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The Cunning Mediator

(Story found in:  Franklin Edgerton's reconstruction Durgasimha's Kannada translation Purnabhadra's recension Hitopadesha by Narayana )

Two partridges (quail-like birds) lived in a certain tree in the jungle. While one of them lived on the branches, the other lived inside a hole at the foot of the tree.
They became good friends, and they would spend long hours with each other telling each other stories and events of their lives. In this manner, the partridges spent their time in happiness.
One day, one of them went away with some more partidges in search of food.
As was usual, when he did not return back even at sunset, the other partridge started worrying. He thought, "He has not done this ever. Why has the partridge not returned home today? Has been trapped by some hunter? Or maybe even killed? I cannot live without me. I am certain there is some reason why he has not returned even at nightfall."
He did not return even the next day, or the day after. For several days, the partridge kept worrying, and then gave up hope of his friend's return. "And so, I spent several days worrying.
On nightfall, a hare came to the tree and observing an empty hole at the foot of the tree, took shelter inside. Since, the partridge had given up hope, he did not object to the hole being occupied by the hare.
After a few days the partridge returned. He had gone to a place where there was plenty of food to eat. He had grown fat, but remembering his dear friend, he thought of returning.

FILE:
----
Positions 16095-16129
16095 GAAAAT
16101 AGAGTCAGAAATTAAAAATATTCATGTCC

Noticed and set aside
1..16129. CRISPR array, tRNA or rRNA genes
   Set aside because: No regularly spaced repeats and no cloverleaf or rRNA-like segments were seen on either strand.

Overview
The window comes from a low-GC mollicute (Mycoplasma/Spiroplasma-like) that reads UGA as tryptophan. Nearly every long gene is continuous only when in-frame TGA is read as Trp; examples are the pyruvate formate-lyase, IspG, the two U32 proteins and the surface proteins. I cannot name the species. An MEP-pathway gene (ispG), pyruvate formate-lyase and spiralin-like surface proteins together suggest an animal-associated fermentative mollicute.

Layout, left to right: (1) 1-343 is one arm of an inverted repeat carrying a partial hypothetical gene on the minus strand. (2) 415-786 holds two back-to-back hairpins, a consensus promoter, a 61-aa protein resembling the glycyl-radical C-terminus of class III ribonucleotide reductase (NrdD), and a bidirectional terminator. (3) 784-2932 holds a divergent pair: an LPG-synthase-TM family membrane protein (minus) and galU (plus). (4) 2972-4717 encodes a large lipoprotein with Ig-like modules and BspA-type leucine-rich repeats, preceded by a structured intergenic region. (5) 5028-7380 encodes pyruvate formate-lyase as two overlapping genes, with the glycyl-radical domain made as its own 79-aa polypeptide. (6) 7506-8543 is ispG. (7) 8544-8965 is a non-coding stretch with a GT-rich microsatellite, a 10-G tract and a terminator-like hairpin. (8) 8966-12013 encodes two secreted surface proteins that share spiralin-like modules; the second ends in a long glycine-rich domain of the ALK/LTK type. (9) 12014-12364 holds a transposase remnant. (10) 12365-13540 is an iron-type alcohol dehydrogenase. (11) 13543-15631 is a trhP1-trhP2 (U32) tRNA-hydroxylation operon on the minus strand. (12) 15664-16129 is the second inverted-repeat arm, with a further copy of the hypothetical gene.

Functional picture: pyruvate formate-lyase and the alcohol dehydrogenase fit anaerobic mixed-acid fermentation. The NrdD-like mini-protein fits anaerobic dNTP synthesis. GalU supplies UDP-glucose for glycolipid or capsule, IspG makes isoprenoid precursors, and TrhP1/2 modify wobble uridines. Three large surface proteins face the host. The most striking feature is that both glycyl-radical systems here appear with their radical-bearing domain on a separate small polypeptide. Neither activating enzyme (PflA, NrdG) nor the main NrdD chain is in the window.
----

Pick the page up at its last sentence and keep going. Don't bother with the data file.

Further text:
On his return, when he found that a hare had taken over his house, he objected strongly, "Hare! This hole is my home, and you have taken over during my absence. This is very unfair of you. I demand you to leave immediately".
The hare disagreed, "This place is mine now. I am not leaving. I found this hole empty, and therefore made it my home". Thus, they began to quarrel.
The partridge understood there was no point in quarrelling with the hare, and said, "Hare! You seem to lack the basic ethics. Let us approach someone holy and knowledgeable. Let someone well-versed in holy books decide who is right, and thus, who shall have the right to occupy the hole."
The hare agreed, and as suggested they went to look for a holy man to settle their dispute.
Meanwhile, a wild tomcat became aware that they wanted to settle their dispute through a holy man. He quickly posed as a learned animal. He held a blade of holy Kusha grass in his paw and stood on the bank of a river, where he will be quickly spotted.
Standing on his hind legs, with his eyes closed, he started chanting.
When the partridge and the hare came across him, the hare said, "He looks holy, and a learned person. Let us go and seek his advice."
The partridge agreed but said, "Yes, let us seek his opinion. But he is a wild cat by birth, and a natural enemy for both of us. We should be careful, and speak only from a distance."
As decided, they came to the wild tomcat, but stood at a distance, "Holy person! We have a dispute amongst us. Will you please settle our dispute and advice us who is right in accordance to Holy Scriptures. If you decide that one of us has sinned, you may as well eat him!"
The tomcat replied, "O my friends, I have denounced the violent life as it leads to hell. Non-violence is the very essence of true religion. I shall not harm any of you. However, I will hear both of you and settle your dispute with the knowledge I have gained."
Both the partridge and the hare were impressed. The wild tomcat continued, "But I am old, and cannot hear you from that distance. Fear not! I do not even harm a lice, bug or a mosquito. Come close, and explain the reason of your dispute. I shall make the most just settlement."
With all these sayings, he won the confidence of both of them. Both the partridge and the hare came near him and sat close to him to explain the reason of their dispute.
This was the very opportunity that the tomcat was looking for. As soon as they sat beside him, he jumped and seized one of them in his teeth and the other with his claws. He killed both of them and made a meal out of them.
The wise indeed say:
Beware of a rascal who pretends to be holy.
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Tales Of Panchatantra